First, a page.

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In observance of the Memorial Day holiday, the Daily Chronicle newspaper will not be published May 28. Breaking news and information will be updated on

City considers restoring DeKalb Theatre sign

DeKALB – Brendon Gallagher looks back fondly on his time at the DeKalb Theatre.

Dubbed the “Theatre of Tomorrow” when it was built in 1948, Gallagher remembers seeing a James Bond movie with his dad when he was a kid and looking at the black-and-white photos of Clark Gable and Betty Davis hanging on its walls.

The theater is long gone, but the DeKalb sign and its marquee are still intact. Now, as the 4th Ward alderman on the DeKalb City Council, Gallagher is pushing to have the sign restored using tax increment financing money.

“I think it’s a worthwhile thing to preserve,” said Gallagher, noting its size and how it advertises the city.

Allied with Gallagher is Tom Rogers, who owns the business that occupies the building at 145 N. Third St. – Debutante’s School of Cosmetology and Nail Technology.

“I really think of it as a city landmark,” Rogers said of the sign. “I see this as part of its history and its heritage.”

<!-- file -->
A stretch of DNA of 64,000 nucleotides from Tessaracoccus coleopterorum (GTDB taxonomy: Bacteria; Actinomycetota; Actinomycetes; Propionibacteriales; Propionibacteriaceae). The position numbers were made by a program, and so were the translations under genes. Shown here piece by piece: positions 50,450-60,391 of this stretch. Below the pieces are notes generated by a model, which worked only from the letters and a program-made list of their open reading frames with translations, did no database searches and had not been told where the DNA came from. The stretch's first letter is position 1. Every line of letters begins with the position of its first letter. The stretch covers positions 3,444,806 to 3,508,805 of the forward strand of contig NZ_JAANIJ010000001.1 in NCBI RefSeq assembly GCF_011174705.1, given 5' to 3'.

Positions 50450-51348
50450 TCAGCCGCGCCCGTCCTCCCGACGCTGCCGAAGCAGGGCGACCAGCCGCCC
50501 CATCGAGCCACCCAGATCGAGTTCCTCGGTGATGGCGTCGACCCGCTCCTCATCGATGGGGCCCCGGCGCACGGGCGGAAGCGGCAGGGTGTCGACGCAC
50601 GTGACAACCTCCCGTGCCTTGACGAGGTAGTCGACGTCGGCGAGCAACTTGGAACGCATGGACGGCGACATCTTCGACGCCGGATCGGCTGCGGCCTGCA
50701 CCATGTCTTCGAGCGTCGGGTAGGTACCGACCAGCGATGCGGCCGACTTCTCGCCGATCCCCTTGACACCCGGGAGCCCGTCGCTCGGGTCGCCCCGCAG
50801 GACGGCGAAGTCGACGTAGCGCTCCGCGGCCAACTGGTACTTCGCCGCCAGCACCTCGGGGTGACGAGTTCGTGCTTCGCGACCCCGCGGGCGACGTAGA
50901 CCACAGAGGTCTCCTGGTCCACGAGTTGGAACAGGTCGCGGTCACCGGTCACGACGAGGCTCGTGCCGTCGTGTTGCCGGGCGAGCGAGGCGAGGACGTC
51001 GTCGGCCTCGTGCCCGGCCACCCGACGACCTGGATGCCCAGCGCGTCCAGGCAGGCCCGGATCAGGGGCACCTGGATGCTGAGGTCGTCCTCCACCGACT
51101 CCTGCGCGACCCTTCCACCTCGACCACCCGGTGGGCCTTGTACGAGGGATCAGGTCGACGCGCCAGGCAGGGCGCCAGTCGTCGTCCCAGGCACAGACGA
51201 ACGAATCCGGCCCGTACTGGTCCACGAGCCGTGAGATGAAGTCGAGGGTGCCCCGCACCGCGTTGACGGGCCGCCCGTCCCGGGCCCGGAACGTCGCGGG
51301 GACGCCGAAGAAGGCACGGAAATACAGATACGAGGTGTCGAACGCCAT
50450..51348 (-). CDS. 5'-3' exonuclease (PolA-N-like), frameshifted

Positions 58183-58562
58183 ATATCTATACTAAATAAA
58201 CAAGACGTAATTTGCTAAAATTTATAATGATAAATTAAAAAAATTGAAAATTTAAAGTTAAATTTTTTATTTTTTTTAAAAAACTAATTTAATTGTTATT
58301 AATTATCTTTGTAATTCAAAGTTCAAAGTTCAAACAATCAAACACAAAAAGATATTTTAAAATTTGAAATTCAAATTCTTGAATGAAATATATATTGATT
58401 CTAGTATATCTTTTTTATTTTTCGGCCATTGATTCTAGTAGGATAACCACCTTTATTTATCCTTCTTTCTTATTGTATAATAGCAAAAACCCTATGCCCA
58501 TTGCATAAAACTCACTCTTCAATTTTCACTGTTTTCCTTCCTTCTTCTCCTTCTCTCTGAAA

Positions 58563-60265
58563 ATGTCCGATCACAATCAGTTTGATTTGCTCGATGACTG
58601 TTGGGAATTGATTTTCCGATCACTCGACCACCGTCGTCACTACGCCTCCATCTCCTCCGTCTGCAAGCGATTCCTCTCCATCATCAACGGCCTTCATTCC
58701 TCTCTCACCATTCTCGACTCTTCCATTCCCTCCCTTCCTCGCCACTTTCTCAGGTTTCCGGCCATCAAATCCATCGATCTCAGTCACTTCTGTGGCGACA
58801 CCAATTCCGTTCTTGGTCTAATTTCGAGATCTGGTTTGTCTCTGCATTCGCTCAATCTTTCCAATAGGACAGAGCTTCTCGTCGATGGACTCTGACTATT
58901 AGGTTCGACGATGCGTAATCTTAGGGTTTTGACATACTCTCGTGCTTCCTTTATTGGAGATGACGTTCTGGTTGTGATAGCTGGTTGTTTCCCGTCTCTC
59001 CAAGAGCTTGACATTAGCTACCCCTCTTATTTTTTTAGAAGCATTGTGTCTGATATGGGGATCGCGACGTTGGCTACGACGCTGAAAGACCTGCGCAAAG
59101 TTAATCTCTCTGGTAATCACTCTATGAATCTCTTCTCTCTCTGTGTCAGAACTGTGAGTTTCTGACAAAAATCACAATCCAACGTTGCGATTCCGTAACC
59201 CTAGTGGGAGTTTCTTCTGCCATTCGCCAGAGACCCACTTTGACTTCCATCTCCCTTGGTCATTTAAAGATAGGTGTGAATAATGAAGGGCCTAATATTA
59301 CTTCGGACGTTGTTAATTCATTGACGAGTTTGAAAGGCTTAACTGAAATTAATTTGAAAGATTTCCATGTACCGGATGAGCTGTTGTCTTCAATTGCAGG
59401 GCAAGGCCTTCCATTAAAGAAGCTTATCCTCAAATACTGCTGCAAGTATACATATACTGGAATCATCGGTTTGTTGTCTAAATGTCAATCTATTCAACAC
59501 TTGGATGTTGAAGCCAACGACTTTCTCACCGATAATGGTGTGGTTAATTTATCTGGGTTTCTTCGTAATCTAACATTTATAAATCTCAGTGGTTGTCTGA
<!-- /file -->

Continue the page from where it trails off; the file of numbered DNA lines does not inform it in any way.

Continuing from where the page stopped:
Rogers’ daughters, Jaime, Sarah and Becky, run Debutante’s. When the school opened in October 2008, they had three students; now, they have 70.

Rogers and Gallagher made their case Monday night at the City Council’s committee of the whole meeting, arguing for the city to spend $90,500
in TIF funds for the restoration.

Gallagher said the council already has spent a lot of money on other downtown restoration projects, and by comparison, this project is relatively cheap.

Without city support, Rogers said he cannot restore the sign at present, although he may be able to in the future.

Aldermen Monday voiced support for the project, but there were questions they wanted answered before moving forward.

City Manager Mark Biernacki said city staff is researching the pros and cons of replacing the sign with a replica or renovating and restoring the current one.

Rogers said he preferred to see the sign replicated because it would be stronger and look better visually.

“I get that restoration sounds more historically and architecturally pure, but the replica would give you 100 percent of the look,” Rogers said.

The look of the sign is what matters the most to Rogers. Rogers said he wants the sign to remind people of where they were when they first saw it. It’s because of this that Rogers wants a neon sign, not an LED one.

Rogers acknowledged neon would be more expensive than LED. The city is estimating the utility cost of the sign to be at least $2,000 a year. But Rogers said it was necessary.

“I want it to look the way it looked,” Rogers said. “I don’t want to compromise.”

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